Additional Important Edit/12-5-2019 After seeing past reviews when researching attending physician this morning  and reading about him engaging in unacceptable ways with trauma patients, which I was NOT, while I knew I’d make an inquiry to file a formal grievance with the U of MN, as well as I’m not protecting his clearly misogynist fat phobic tendencies so I’ve actually added his name and hopefully through the right process future patients will not be at risk for further potential medical and psychological harm by this physician, at least in Emergency Medicine.

I also was not able to access my 2010 records electronically, hopefully they will get pulled during the grievance process, or that they exist somewhere if not online.

A little over 9 years status post #gastricbypassreversal , was it worth it???

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Very Important Disclaimers: I am NOT a clinically trained medical or mental health professional. Anyone who’s had bariatric surgery and is in medical or mental health distress, needs to be evaluated and treated by  qualified clinically trained professionals (i.e. physicians, surgeons, psychiatrists and other type of medical and mental health professionals) in person and depending on degree of medical and mental health distress, in an acute care facility (i.e. hospital).

It will however be very apparent, in my blog why I borderline practice medicine and psychiatry in my blog when presented with a patient in some kind of crisis, with above disclaimers being made very clear.

***

The *MOST*  frequent question I get asked by people when they hear I’ve had a gastric bypass reversal is that if I have any regrets of having my reversal.

It still kind of shocks me, because people ask that more than if I have any regrets over having a gastric bypass.

I don’t regret having a gastric bypass reversal, I would’ve died in 2010 without it.

The next most frequently asked question I get, is will one get fat after a reversal.

That’s a tougher question and that question probably is the reason why I end up having to borderline remotely practice medicine and psychology, even though I have no formal education or licensing, in either specialty.

There’s a devasting desperation in patients like that, though.

Whether it’s a patient who’s been told by a bariatric surgeon that they need one to save their life, they have peers and possibly other clinically trained professionals who pose that question to a patient in medical crisis and potentially mental health distress, in a patient who’s already worrying about that, in the first place.

Or they have a bariatric surgeon who won’t perform a reversal, even though their patient is at risk of death.

Well, if you’re dead you won’t be at risk of getting fat.

You could possibly be buried in a very  teeny tiny coffin.

Above 2 sentences are definitely NOT  my original replies to that question obviously, to a patient in crisis, it’s more of an attempt for a patient to see the gravity of their situation that they’re in, that’s after my  getting an idea if and what any trauma led to a gastric bypass as a medical intervention and what trauma post gastric bypass a patient has experienced, and in my case I’ve written in several blogs what personally happened to me, where I was of heavier weight than most reversal patients and what played into that.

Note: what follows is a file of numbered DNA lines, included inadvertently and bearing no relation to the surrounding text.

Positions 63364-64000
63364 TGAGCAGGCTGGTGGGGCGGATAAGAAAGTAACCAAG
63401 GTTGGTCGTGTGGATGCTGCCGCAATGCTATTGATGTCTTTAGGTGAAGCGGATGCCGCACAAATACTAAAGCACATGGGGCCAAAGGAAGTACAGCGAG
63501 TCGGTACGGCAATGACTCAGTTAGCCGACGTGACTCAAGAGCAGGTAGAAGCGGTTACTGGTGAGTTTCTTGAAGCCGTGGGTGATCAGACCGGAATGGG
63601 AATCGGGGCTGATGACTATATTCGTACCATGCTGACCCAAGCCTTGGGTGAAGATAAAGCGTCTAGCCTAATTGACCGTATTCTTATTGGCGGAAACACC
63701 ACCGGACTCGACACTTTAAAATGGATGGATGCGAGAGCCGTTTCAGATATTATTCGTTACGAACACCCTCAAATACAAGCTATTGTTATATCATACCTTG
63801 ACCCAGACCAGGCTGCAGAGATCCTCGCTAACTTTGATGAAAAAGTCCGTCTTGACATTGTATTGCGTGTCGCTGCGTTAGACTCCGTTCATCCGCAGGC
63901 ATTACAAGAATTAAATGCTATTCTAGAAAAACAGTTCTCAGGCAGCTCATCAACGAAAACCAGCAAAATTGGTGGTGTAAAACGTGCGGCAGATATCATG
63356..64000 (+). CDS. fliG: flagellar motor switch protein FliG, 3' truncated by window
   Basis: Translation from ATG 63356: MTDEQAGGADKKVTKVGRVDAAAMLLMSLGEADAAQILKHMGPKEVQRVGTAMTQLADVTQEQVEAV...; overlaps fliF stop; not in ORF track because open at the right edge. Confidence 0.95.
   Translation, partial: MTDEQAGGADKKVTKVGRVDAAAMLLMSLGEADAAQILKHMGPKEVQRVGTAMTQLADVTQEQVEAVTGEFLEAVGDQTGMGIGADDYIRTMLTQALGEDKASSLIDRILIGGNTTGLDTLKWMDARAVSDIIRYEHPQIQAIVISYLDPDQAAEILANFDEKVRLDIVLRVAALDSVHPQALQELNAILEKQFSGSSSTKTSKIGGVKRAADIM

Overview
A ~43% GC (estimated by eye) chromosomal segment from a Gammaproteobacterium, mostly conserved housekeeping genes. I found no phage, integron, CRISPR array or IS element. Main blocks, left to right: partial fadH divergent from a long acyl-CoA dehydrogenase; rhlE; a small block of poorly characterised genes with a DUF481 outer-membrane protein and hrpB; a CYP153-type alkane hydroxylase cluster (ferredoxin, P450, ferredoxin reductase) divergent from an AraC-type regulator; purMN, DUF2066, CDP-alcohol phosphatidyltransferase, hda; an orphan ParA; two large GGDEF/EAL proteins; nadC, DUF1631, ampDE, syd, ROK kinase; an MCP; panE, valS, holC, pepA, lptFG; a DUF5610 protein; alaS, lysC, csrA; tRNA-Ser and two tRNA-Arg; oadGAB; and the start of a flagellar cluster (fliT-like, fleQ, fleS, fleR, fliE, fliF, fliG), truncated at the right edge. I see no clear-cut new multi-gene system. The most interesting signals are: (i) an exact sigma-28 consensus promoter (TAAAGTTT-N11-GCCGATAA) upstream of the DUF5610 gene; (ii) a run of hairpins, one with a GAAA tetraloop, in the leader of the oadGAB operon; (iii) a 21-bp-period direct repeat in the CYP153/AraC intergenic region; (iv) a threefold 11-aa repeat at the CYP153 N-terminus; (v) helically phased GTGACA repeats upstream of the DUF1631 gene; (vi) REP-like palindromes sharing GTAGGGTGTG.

Would you do it again?

Do what, again?

My gastric bypass or reversal?

Reversal.

Yeah, it was the only alternative to, like,  NOT  dying.

Well, what about then, would you have a gastric bypass again???

Um, no.

I don’t regret having a gastric bypass.

I couldn’t have  and no one else at the time I had it in 2001, could’ve forecasted my complications.

I stopped asking why my complications happened to me, a long time ago.

The why, doesn’t help anything or anyone, including me.

The hardest thing is, at almost 9 years post reversal, is how cyclical my ability to eat and/or the rare time I try or don’t even try that it’s much harder to lose weight, even though, I’ve had years, like this one, where it’s very hard to eat again.

And when I can’t eat, my reactive hypoglycemia comes back again, so I’m experiencing fainting and falling again, kind of frequently.

My labs though, just recently in the last 9 years are oddly normal, for how hard it is to eat again, especially in the last year.

While I’m recently showing signs of an ulcer, it doesn’t feel like multiple duodenal ulcers which I had for several years, prior to my reversal and can’t say that is bariatric surgically related.

I turn 50 in 12 days.

I had my gastric bypass, 3 days after my 32nd birthday.

I live my small life, looking that I’ve been on borrowed time in the last 11 1/2 years.

Not everyone though has let their complications, a need for a reversal, ruin their life like I let it ruin mine.

Chances are, while I know people who had more of a difficult long term recovery medically and mentally, most people do well long term, post reversal.

The other population of people that I help wanting a gastric bypass reversal bears mentioning it again, as I have discussed them in past blogs: